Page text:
Congestion Management Study - Further information
The study, ‘Gridlock or Growth – Choices and Challenges for the Future’, has been carried out by independent experts commissioned by all the West Midlands Metropolitan Authorities and the Passenger Transport Authority.
Published on Friday 22nd September as a Green Paper for Discussion, the study concludes that if action is not taken congestion across the area will grow by nearly a quarter (22 per cent) on current levels by 2021 with West Midlands roads filled by an extra 469,000 journeys each day. This additional congestion would cost local business and commuters an additional £205m every year.
The Green Paper also begins to examine the impact that different solutions, including car-sharing, home-working and road pricing, might have on congestion.
The study indicates that a combination of substantial public transport investment together with road charging could reduce the number of vehicle trips on West Midlands roads by 180,000 per day (2001 to 2021). But it points to the need for much more work and further consultation before any decisions are taken.
Cllr Ted Richards, Leader of Solihull Council and Chairman of the West Midlands Joint Committee said:
“When the Metropolitan Authorities formally receive this study on 29 September they will need to take time to absorb its contents and decide on next steps. At the same time, we want businesses and individuals to get involved in this critical debate. We know that congestion is one of the biggest challenges the region faces, and as local council leaders we have a responsibility to look at what choices are available.”
Coventry Chief Executive Stella Manzie, who chaired the study team steering group, said:
“The evidence of this report suggests that the status quo is not sustainable if we are to get to grips with congestion, which is increasingly damaging our competitiveness and quality of life.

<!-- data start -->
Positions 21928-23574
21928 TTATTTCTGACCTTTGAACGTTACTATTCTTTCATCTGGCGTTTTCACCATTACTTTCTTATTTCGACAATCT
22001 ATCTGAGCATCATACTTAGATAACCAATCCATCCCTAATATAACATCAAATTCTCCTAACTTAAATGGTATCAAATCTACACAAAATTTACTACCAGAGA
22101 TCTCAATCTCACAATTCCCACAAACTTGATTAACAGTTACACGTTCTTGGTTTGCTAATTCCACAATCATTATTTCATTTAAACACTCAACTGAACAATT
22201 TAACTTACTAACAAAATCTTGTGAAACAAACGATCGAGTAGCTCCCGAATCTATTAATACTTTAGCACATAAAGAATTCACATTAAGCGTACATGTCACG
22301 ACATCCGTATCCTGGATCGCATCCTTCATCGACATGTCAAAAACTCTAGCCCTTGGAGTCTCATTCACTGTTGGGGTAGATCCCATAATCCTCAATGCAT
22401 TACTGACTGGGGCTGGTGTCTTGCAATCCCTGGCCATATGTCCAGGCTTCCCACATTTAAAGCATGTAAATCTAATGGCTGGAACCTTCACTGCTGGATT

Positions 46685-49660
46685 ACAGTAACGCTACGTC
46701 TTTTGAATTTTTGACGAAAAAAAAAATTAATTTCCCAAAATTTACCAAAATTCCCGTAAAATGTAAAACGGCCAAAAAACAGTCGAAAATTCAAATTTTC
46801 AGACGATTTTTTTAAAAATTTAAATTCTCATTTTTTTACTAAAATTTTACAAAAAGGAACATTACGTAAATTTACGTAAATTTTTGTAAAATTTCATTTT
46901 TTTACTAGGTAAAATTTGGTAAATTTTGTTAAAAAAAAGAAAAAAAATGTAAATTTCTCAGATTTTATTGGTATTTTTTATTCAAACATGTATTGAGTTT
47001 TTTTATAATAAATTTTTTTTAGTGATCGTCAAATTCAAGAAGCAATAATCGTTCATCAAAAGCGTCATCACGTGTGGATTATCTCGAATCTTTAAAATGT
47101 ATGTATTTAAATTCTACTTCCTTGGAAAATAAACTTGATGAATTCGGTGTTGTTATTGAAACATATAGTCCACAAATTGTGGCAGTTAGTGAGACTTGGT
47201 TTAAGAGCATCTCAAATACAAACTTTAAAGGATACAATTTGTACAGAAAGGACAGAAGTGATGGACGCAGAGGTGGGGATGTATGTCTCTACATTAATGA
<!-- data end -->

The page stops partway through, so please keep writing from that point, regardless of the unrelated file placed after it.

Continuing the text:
“No decisions about the way forward have been made. We will now engage in consultation and dialogue with the people of the city region on the issues the report raises. Any decision on road pricing would require greater clarity on national policy and clear commitments to significant additional investment in public transport.”
EXPLORING ALL OPTIONS
The study team tested three future scenarios. Each scenario includes a package of different measures which have been modelled and tested for the impact they can make on future congestion levels:
Scenario A: The West Midlands carries on as it has done up until now, maintaining current funding levels and polices. The evidence shows this would lead to an additional 469,000 car trips per day on West Midlands roads (2001 to 2021).
Scenario B: Puts a greater focus on individual and collective ‘lifestyle choices’ as means of influencing traffic demand, e.g. car sharing, home working and greater public transport promotion. The evidence suggests this could slow the increase in congestion, but car trips would still increase by 317,000 per day (2001 to 2021).
Scenario C: This would involve building on the measures outlined in Scenarios A and B, but also includes a significant package of public transport investment and an element of road user charging. The evidence suggests this would reduce the number of vehicle trips on West Midlands roads by 181,000 per day (2001 to 2021).
For Scenario C, a number of different road user charging schemes were scoped out for the West Midlands to model credibly their impact on traffic. These models do not represent road pricing policy for the region.
The investment package (up to £2 billion to be spent before the introduction of any road pricing scheme and £2 billion after any road pricing were introduced), would include
- Investment in commuter rail services
- Midland Metro
- Innovative bus services such as Bus Rapid Transit
- Park and Ride schemes
- Enhanced bus networks
- Highway improvements, amongst other priorities.
More work will now be done, in parallel to the Metropolitan Authorities receiving the discussion paper, to better understand how different solutions will impact on congestion, on business competitiveness and the environment, and on local people.
Cllr Richards added: “No decisions will be taken without further public debate and discussion. We are committed to tackling congestion, but only with solutions that are workable and fair, and that can be shown to help, not hinder, the West Midlands’ competitive position.”